Recently, a friend posted on Facebook that someone she knew had committed suicide. Among the comments of “I’m sorry” and “That’s awful” came this reply: “I had a friend who once said, ‘I don’t understand suicide. I’d rather go to Jamaica, weave a basket, and smoke weed all day if it were to get that bad.’ He makes an excellent point.” No, he doesn’t (unless his point is that he is an asshole). If my friend’s friend had, say, succumbed to cancer, no one would suggest that this person should have just taken a vacation and then they would be cured. That doesn’t work for someone who suffers from depression, either.
It seems like a lot non-depressed people think depressed people are simply sad and that they just need to do something pleasurable to feel happy again. But sadness and depression aren’t the same thing. Remember that scene in Moonstruck when Cher slaps Nicholas Cage and tells him to “snap out of it!”? I think a lot of non-depressed people feel this way about depressed people. Believe me, depressed people would love nothing more than to just “snap out of it,” but that’s not possible. While depression does affect your mind, it’s not something you can make go away just by thinking differently. I can no more cure my depression by telling it to go away than I can mend a broken bone by willing it to heal.
This comment also suggests that if you commit suicide, it’s your own damned fault. Non-depressed people sometimes assume that depressed people just aren’t trying hard enough to make themselves feel better. People who suffer from depression are working hard. It’s when you do all the shit you’re supposed to do and you still don’t feel better that suicide starts to look like the only option you have left. I really don’t believe suicide is anyone’s go-to solution for their depression. Most people who commit suicide have suffered for years, and during that time they’ve most likely seen several therapists or doctors, taken an assortment of medications, read all the self-help books they could find, prayed, meditated, exercised, changed their diets, gotten a light box, consumed various vitamins, and even been hospitalized or had electro-shock therapy. And many who struggle with depression do much of this hard work alone. Because there is such a stigma attached to mental health issues, some people are reluctant to seek help or lack the support of friends and family. Others can’t afford treatment (much less a trip to Jamaica).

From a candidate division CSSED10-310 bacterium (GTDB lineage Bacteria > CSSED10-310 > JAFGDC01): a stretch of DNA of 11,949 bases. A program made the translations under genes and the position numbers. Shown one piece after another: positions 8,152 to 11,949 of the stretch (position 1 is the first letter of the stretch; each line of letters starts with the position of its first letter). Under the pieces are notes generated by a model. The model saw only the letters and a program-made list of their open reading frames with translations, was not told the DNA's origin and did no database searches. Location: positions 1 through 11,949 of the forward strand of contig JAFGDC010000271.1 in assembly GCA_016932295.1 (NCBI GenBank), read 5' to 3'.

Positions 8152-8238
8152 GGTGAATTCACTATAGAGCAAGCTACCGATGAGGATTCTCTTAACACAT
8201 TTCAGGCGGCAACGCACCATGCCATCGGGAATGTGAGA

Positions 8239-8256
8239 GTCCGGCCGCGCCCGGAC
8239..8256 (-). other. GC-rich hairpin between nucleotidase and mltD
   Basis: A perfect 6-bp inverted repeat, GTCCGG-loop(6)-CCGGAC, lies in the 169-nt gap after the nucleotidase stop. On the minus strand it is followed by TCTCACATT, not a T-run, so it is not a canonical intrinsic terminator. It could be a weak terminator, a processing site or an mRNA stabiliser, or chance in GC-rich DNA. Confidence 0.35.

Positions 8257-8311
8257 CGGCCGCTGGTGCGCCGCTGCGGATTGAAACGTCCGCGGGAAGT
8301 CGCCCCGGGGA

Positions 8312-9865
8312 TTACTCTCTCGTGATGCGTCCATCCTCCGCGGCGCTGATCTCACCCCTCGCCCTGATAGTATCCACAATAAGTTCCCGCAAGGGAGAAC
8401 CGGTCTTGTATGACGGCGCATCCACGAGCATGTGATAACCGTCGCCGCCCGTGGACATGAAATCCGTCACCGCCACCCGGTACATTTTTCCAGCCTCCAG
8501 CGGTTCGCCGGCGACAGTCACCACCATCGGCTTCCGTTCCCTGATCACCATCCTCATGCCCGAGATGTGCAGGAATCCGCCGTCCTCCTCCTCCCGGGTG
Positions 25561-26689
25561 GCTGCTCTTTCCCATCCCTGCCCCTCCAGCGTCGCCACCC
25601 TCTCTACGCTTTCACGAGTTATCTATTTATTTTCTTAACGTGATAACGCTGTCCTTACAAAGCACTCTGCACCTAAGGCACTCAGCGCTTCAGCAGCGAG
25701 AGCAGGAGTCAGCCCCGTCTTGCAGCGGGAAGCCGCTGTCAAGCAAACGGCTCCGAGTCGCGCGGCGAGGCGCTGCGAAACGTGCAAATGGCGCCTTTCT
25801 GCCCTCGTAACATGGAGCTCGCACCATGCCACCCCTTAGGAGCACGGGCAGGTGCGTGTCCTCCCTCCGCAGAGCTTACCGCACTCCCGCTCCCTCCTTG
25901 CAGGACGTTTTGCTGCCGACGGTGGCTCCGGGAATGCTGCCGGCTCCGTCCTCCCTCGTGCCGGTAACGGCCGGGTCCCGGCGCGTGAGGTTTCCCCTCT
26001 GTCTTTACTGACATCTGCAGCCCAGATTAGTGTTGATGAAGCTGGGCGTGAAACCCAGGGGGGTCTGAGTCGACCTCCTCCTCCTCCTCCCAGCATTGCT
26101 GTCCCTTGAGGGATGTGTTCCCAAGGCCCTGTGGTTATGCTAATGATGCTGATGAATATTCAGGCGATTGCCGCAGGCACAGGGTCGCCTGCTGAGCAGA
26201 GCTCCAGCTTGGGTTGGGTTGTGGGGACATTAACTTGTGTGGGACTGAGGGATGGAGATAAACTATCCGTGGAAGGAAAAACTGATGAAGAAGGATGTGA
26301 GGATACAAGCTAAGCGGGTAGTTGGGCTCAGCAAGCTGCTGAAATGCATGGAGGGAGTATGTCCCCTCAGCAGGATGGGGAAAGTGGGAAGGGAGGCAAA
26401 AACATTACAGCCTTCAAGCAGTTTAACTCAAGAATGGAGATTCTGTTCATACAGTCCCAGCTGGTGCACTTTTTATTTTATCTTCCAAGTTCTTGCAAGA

Depression is a hard thing to understand, even for people who suffer from it. I’m sure a non-depressed person doesn’t get it at all. And that’s okay. You don’t have to understand to be understanding.